• Lasswells functionsThe communication process in society performs three functions: (a) surveillance of the environment, disclosing threats and opportunities affecting the value position of the community and of the component parts within it; (b) correlation of the components of society in making a response to the environment; (c) transmission of the social inheritance.

  • Lazarsfeld and MertonIncreasingly, the chief power groups, among which organized business occupies the most spectacular place, have come to adopt techniques for manipulating mass publics through propaganda in place of more direct means of control.these media have taken on the job of rendering mass publics conformative to the social and economic status quoFear that mass media lower the esthetic tastes of their audiences

  • Status conferral functionThe mass media confer status on public issues, persons, organizations and social movements.Recognition by the press or radio or magazines or newsreels testifies that one has arrived, that one is important enough to have been singled out from the large anonymous masses, that ones behavior and opinions are significant enough to require public notice.

  • Enforcement of social normsThe mass media may initiate organized social action by exposing conditions which are at variance with public moralities.Publicity closes the gap between private attitudes and public morality.

  • Narcotizing dysfunctionthis vast supply of communications may elicit only a superficial concern with the problems of society, and this superficiality often cloaks mass apathy.As an increasing meed of time is devoted to reading and listening, a decreasing share is available for organized action. The individual reads accounts of issues and problems and may even discuss alternative lines of action. But this rather intellectualized, rather remote connection with organized social action is not activated. The interested and informed citizen can congratulate himself on his lofty state of interest and information and neglect to see that he has abstained from decision and action.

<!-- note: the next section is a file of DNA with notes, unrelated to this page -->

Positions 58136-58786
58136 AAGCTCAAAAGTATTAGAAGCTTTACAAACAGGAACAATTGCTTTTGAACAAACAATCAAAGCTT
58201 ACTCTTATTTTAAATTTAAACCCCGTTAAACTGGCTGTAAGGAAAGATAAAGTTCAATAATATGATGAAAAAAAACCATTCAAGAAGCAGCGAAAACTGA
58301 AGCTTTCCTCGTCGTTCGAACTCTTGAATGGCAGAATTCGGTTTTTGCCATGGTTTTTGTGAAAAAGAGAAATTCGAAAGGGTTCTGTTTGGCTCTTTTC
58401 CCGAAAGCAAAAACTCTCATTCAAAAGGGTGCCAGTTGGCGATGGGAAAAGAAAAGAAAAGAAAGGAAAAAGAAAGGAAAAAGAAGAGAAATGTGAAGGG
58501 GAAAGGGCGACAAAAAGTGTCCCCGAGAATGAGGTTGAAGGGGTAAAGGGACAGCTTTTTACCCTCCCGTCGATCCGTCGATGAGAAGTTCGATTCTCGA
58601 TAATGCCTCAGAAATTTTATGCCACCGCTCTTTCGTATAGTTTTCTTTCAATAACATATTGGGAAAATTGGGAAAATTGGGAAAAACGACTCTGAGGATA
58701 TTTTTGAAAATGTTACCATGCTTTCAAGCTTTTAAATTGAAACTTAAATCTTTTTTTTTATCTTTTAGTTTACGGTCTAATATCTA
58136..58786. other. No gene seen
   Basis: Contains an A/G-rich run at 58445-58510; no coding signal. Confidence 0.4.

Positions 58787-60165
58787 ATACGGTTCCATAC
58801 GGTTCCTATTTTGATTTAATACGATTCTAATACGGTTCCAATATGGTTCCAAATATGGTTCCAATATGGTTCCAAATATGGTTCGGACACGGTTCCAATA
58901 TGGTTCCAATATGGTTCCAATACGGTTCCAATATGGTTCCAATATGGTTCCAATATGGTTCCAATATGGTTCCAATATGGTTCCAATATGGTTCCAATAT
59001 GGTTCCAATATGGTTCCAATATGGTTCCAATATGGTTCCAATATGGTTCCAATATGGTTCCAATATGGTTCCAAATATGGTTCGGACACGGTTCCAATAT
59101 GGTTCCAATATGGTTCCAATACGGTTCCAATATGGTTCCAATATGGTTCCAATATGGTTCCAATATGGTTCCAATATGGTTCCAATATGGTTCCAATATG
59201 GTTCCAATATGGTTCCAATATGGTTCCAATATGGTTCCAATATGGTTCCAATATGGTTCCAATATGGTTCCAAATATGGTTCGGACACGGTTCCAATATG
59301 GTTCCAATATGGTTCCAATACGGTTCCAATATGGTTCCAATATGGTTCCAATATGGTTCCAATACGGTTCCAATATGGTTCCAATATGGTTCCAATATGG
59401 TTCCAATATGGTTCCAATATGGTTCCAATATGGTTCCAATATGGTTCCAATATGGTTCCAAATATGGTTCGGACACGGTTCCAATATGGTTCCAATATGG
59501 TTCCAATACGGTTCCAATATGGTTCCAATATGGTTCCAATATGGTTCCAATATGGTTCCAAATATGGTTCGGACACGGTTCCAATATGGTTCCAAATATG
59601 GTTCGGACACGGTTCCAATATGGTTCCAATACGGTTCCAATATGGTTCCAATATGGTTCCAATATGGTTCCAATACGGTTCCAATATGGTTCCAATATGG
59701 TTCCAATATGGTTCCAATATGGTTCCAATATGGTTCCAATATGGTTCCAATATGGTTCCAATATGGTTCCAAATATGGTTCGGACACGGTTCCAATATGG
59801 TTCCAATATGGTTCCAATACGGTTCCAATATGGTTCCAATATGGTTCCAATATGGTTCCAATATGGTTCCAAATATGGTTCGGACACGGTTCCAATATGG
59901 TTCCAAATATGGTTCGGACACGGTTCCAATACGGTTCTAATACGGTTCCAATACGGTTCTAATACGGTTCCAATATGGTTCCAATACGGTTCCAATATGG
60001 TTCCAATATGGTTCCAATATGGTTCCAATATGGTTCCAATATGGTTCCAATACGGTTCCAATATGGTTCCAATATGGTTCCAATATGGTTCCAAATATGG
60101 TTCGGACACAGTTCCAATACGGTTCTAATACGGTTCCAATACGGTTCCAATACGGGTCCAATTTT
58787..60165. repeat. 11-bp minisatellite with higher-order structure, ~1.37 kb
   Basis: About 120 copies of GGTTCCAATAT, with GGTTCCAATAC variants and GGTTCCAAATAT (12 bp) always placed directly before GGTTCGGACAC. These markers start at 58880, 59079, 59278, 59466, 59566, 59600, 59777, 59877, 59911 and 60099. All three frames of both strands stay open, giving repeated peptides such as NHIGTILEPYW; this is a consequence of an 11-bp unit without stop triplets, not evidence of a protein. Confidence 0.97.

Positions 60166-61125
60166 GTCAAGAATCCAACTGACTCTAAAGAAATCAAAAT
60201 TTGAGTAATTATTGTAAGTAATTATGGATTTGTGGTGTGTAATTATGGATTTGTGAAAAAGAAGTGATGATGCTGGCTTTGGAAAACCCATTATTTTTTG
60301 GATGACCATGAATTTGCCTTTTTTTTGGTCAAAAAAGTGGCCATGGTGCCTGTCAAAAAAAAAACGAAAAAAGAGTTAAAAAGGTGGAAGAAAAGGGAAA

• In short, he takes his secondary contact with the world of political reality, his reading and listening and thinking, as a vicarious performance. He comes to mistake knowing about problems of the day for doing something about them. His social conscience remains spotlessly clean. He is concerned. He is informed. And he has all sorts of ideas as to what should be done. But, after he has gotten through his dinner and after he has listened to his favored radio programs and after he has read his second newspaper of the day, it is really time for bed.

  • Social conformismSince the mass media are supported by great business concerned geared into the current social and economic system, the media contribute to the maintenance of the system.Advertisement of productsStories contain some element of approval of current structure of societyFail to raise essential questions about the structure of society

  • Esthetic tastesHard to determine overall effectWidening of audience for higher artsAccessibility vastly increased

  • Conditions for media effectsMonopolizationLittle or no opposition in media to the diffusion of values, policies or public imagesCanalizationRather than attempting to change or create attitudes or behavior, directing pre-existing behaviors and attitudes in the direction you wantSupplementation of media presentation with interpersonal communication

  • Obstacles to media effectsLimited exposureDistractionSelectivityMiscomprehension/non-comprehensionCounter-propaganda

  • The FieldLasswells classic definition of the field:Who SaysWhatIn Which ChannelTo WhomWith What Effect?